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The Webfooted Astronomer - January 2000
My Vision for the SAS
by Randy Johnson, SAS President
Happy New Year! In the dozen or so years since I last served as SAS president a lot has happened. At that time we were being shuffled into various meeting rooms at the Seattle Center House. Later, we moved to the Mountaineer's Club. When the University of Washington agreed to make facilities in their new Physics and Astronomy building available for meetings of the SAS, it gave us the stability of a regular meeting place, with good audio and visual facilities, at a price that we could afford. Over and above this, an association with the UW staff has matured, allowing our club to benefit immensely from the talents of many professional astronomers.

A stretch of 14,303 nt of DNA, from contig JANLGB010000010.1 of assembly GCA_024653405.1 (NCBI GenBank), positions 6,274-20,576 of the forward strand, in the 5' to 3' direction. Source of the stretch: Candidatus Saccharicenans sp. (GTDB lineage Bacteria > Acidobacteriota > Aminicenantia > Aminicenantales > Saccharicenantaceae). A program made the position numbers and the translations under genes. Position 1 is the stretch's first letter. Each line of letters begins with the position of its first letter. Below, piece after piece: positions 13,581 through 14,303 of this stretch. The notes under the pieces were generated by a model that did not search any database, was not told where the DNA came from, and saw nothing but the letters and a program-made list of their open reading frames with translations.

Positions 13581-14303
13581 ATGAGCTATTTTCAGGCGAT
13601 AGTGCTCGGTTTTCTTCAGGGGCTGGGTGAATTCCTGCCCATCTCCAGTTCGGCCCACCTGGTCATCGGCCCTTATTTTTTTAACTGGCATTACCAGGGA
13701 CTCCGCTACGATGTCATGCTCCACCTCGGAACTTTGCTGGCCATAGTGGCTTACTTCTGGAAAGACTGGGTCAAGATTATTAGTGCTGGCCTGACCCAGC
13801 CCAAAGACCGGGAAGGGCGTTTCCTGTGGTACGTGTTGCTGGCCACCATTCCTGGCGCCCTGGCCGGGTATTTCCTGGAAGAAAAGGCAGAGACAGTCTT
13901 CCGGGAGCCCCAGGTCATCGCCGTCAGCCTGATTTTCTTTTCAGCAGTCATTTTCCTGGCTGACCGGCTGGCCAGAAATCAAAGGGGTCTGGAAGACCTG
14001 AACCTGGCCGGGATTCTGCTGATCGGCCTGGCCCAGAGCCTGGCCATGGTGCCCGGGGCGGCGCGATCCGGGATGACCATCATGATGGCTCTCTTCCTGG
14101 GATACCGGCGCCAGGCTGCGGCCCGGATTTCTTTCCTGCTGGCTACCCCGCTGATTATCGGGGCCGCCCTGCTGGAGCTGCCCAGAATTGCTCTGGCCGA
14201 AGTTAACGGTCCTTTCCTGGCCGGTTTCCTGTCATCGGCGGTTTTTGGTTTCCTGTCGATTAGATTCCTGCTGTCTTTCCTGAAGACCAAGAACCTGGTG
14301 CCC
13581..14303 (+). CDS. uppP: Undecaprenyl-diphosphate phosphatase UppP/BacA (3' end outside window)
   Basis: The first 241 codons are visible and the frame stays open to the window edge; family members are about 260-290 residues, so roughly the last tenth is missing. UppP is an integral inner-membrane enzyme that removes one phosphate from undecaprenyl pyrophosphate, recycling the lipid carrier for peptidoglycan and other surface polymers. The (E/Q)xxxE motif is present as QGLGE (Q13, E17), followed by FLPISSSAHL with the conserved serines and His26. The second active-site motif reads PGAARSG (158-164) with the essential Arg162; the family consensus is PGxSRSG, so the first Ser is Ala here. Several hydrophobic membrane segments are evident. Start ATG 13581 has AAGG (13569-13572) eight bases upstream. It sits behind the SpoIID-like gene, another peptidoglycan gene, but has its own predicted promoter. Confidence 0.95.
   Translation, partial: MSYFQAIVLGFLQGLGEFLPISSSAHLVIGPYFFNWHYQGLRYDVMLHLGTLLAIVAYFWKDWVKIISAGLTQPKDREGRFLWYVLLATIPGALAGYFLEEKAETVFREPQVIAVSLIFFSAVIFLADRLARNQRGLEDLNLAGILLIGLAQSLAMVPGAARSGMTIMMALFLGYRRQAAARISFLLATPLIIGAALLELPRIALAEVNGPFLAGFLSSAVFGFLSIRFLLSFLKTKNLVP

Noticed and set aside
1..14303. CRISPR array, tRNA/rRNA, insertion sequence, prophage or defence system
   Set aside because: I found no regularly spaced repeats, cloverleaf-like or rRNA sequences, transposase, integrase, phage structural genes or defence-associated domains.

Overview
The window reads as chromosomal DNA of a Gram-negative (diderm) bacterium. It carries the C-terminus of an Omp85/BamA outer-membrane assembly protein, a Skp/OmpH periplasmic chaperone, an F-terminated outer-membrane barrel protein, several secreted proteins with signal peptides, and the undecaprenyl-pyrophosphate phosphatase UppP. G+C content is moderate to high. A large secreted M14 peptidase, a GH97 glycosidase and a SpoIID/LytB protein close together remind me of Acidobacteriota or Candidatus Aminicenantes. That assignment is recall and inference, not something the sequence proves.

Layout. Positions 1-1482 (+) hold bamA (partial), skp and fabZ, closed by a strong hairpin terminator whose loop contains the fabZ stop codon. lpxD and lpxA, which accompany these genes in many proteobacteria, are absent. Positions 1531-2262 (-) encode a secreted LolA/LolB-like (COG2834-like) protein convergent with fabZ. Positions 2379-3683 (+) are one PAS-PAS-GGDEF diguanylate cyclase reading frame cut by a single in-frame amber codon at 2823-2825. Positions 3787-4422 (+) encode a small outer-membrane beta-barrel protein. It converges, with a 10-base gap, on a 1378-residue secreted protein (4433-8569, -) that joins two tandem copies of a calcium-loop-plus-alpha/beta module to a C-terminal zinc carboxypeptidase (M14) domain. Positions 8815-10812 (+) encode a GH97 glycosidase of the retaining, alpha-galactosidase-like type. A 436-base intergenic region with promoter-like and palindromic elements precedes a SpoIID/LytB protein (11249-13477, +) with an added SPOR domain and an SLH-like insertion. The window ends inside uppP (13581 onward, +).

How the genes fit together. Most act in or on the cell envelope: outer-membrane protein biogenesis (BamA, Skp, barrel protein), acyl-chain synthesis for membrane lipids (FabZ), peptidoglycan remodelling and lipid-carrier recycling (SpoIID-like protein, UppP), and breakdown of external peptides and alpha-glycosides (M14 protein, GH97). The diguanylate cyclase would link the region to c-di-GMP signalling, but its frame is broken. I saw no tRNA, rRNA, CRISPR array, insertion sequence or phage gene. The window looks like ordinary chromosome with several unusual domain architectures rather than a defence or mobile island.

The Northwest region has grown into one of the countryís hot beds of amateur astronomy despite a fairly harsh environment for practicing our art. The Table Mountain Star Party started as a small event drawing a 100 to 150 folks in the 1980s to a major astronomical shindig with attendance topping 1500 for the last several years. The Oregon and the Kah-nee-ta star parties are two other major star parties in our region. The Bellingham group, Whatcom Association of Celestial Observerís, puts on a major telescope optics making workshop each year that draws amateur telescope makers from around the world.
Looking ahead to 2000 I hope that we can make some inroads in our fight against light pollution. Iíd like see us continue to expand our participation in educational programs like Project ASTRO, the Greenlake Star party, and Astronomy Day at the Pacific Science Center. Also, I'd like to see us do some more group observing in dark sky locations near Seattle. A Messier Marathon a few months from now might be a good way to kick this off. I'm looking forward to my involvement with all of you over the course of the next year.
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